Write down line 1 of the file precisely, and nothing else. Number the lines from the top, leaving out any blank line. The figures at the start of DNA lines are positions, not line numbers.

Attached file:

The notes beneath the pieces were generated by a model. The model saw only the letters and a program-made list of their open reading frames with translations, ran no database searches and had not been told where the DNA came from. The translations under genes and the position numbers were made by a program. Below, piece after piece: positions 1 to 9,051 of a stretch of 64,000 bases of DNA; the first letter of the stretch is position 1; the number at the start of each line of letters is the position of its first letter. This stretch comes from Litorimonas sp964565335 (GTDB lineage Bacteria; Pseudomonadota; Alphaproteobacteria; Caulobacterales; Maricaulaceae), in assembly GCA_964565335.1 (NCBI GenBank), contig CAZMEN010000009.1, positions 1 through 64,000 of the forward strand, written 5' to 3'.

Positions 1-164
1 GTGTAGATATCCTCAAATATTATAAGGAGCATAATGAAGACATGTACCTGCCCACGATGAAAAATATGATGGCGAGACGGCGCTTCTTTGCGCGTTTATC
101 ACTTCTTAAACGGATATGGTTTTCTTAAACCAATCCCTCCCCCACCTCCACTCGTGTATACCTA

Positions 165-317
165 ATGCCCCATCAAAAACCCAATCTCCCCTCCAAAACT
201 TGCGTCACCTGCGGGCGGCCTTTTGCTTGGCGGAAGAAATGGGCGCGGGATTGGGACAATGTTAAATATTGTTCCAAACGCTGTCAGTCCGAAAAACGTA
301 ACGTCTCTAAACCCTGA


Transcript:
The notes beneath the pieces were generated by a model. The model saw only the letters and a program-made list of their open reading frames with translations, ran no database searches and had not been told where the DNA came from. The translations under genes and the position numbers were made by a program. Below, piece after piece: positions 1 to 9,051 of a stretch of 64,000 bases of DNA; the first letter of the stretch is position 1; the number at the start of each line of letters is the position of its first letter. This stretch comes from Litorimonas sp964565335 (GTDB lineage Bacteria; Pseudomonadota; Alphaproteobacteria; Caulobacterales; Maricaulaceae), in assembly GCA_964565335.1 (NCBI GenBank), contig CAZMEN010000009.1, positions 1 through 64,000 of the forward strand, written 5' to 3'.